Good morning backcountry travelers this is Lisa Portune with the Chugach National Forest Avalanche Information Center on Sunday, December 6 at 7 am. This will serve as a general backcountry avalanche advisory issued for Turnagain Arm with Turnagain Pass as the core advisory area (advisory does not apply to highways, railroads, or operating ski areas).
All areas designated for snowmachines (except Placer and 20 Mile) on the Chugach National Forest are open. We are monitoring the snow at Placer and 20 Mile and will open those areas as soon as there is enough snow.
A strong blocking ridge has put the kibosh on new snow for now, but the winds have been a different story. Ridgetop winds picked up around 11am yesterday, averaging 20-35 mph out of the east in Turnagain Pass and 20-30 mph out of the NW in the Summit Lake area. Mountain temperatures climbed to the upper 20’s to low 30’s yesterday. Our last significant snowfall was five days ago on Tuesday December 1st. As of 4 am this morning, mountain winds have decreased a bit in Turnagain Pass averaging 10-20 mph out of the east and southeast. Ridgetop winds continue to average 20 mph out of the NW in the Summit lake area. Mountain temperatures are unseasonably warm and currently range from 27-36F with Portage coming in at a balmy 40F. Temps will remain above freezing at the higher elevations today, and the winds should diminish by afternoon. This omega block of high pressure looks like it will hold through the end of the week bringing continued clear and dry weather.
-The Center Ridge Wx Station at 1800 feet/Turnagain Pass-
recorded no new snow. The current temp is 35F (9 degrees warmer than yesterday) with a total snowpack depth of 64 inches (3 inches of settlement since yesterday)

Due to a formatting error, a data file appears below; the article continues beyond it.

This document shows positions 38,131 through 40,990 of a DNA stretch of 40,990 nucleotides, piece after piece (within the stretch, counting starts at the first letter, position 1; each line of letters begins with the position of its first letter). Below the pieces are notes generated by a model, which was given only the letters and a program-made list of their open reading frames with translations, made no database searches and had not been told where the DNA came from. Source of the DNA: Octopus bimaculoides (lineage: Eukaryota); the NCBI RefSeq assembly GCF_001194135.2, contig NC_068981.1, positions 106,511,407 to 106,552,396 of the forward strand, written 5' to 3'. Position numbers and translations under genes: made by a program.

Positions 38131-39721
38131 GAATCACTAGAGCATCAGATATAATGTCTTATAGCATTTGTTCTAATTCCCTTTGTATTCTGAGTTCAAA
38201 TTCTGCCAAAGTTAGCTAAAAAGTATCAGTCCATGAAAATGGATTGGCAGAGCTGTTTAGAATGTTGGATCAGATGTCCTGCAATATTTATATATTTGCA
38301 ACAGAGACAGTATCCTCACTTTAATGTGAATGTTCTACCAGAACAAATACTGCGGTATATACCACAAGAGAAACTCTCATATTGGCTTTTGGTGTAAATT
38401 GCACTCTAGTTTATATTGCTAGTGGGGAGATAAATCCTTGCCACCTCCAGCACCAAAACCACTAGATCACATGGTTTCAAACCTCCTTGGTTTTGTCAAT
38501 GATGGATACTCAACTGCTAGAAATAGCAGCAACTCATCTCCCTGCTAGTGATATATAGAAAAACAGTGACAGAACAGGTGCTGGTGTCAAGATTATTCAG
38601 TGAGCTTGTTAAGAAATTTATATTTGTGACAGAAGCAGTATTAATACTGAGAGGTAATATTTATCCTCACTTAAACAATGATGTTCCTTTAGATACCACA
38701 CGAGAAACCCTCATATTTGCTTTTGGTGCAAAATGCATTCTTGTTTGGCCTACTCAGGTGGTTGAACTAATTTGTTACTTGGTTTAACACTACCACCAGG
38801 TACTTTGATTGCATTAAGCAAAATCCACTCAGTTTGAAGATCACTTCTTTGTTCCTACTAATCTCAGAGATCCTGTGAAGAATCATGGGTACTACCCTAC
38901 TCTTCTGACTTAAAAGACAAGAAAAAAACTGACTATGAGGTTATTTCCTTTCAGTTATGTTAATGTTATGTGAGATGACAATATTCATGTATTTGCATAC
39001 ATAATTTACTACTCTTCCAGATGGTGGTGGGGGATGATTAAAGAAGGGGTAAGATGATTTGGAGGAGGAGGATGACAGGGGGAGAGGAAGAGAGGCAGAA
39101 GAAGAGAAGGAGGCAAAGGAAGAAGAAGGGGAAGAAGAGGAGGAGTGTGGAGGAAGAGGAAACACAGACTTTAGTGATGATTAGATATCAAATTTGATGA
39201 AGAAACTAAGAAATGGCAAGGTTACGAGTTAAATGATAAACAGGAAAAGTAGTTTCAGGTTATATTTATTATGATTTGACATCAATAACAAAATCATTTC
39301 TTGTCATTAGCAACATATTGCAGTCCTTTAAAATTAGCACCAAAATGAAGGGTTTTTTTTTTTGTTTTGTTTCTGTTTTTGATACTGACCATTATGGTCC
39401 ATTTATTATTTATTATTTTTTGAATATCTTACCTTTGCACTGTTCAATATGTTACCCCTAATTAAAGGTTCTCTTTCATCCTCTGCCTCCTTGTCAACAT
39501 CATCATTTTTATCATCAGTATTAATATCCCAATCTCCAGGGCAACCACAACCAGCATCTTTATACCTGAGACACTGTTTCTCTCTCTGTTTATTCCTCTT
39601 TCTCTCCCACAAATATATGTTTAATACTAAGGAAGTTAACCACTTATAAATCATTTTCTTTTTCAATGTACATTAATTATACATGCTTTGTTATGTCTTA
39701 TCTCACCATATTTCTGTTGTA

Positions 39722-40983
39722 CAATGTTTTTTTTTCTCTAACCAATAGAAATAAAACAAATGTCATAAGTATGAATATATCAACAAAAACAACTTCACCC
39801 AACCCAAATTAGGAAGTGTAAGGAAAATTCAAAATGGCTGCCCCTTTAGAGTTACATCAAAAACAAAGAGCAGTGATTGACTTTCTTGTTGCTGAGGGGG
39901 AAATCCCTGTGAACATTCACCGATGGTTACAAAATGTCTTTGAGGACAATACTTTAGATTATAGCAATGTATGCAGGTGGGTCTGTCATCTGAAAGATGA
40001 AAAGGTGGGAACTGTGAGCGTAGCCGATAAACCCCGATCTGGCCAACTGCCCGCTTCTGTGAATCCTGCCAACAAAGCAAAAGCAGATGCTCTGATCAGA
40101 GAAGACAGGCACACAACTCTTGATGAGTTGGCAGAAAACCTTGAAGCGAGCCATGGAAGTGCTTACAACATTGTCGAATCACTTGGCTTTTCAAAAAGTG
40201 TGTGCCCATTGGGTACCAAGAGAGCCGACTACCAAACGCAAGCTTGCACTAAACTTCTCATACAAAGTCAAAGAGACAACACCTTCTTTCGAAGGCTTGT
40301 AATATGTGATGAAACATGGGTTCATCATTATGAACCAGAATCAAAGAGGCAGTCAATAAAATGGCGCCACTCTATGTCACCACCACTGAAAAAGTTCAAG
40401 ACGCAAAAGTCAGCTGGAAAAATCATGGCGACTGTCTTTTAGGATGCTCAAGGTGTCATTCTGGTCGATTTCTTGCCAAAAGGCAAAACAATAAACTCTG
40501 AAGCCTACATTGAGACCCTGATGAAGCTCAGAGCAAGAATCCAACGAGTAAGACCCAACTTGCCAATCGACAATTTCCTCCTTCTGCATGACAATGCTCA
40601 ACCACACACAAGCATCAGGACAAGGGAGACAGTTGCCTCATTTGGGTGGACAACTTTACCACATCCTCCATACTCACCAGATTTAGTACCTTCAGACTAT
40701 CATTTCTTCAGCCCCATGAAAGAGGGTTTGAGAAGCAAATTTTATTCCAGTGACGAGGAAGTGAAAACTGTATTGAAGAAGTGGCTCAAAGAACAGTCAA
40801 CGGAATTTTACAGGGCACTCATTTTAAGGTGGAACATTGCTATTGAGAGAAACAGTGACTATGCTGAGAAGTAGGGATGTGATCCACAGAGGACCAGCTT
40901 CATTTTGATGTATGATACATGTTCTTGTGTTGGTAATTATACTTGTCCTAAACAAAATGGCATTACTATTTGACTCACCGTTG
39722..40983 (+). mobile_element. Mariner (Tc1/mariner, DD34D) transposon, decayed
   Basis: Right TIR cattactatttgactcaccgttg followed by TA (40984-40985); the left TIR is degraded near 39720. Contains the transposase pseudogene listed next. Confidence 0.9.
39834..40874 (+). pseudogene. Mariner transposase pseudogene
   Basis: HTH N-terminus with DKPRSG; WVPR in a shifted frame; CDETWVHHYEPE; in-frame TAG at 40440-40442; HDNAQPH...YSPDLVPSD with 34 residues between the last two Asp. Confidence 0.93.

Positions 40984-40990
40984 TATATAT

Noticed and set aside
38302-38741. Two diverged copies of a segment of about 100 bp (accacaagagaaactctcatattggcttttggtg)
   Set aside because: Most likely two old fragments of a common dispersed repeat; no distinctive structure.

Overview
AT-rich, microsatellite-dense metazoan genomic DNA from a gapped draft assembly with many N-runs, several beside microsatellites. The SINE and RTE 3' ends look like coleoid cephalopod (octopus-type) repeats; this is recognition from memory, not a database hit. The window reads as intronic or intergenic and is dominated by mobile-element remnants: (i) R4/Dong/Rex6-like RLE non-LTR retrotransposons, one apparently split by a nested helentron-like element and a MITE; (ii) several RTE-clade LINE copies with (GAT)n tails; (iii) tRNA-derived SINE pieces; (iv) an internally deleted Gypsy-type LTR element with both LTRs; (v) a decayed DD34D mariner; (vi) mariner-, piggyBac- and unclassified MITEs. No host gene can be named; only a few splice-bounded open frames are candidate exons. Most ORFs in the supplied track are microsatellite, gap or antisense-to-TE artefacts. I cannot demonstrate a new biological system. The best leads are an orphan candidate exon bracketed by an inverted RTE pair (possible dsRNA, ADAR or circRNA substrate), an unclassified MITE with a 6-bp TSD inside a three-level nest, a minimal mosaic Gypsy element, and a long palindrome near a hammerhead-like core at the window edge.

-The Sunburst Wx Station at 3800 feet/Turnagain Pass-
recorded moderate to strong east winds yesterday and last night averaging 20-35 mph with gusts in the 40’s and 50’s. The current temp is 30F (6 degrees warmer than yesterday) with 10 mph winds out of the east.
-The Summit Lake Wx Station at 1200 feet-
recorded no new snow. The current temp is 27F (8 degrees warmer than yesterday) with a total snowpack depth of 27 inches (1 inch of settlement since yesterday).
-The Fresno Ridge Wx Station at 3400 feet/Summit Lake-
recorded moderate to strong northwest winds yesterday and last night averaging 15-30 mph with gusts in the 20’s and 30’s. The current temp is 31F (2 degrees warmer than yesterday) with 20 mph winds out of the northwest.
The weather forecast for:
WESTERN PRINCE WILLIAM SOUND-
500 AM AKST SUN DEC 6 2009
.TODAY…MOSTLY CLOUDY IN THE MORNING THEN BECOMING PARTLY CLOUDY.
HIGHS IN THE LOWER 30S TO LOWER 40S. EAST WIND 5 TO 15 MPH. THROUGH
PORTAGE VALLEY AND TURNAGAIN ARM…SOUTHEAST WIND 20 TO 30
MPH…DIMINISHING IN THE AFTERNOON.
.TONIGHT…MOSTLY CLEAR. LOWS 15 TO 25…COLDEST INLAND. VARIABLE
WIND TO 10 MPH.
.MONDAY…MOSTLY SUNNY. HIGHS IN THE UPPER 20S TO MID 30S. LIGHT
WINDS. NEAR WHITTIER…LIGHT WINDS BECOMING WEST 15 MPH IN THE
.MONDAY NIGHT…MOSTLY CLEAR. LOWS 15 TO 25. LIGHT WINDS. NEAR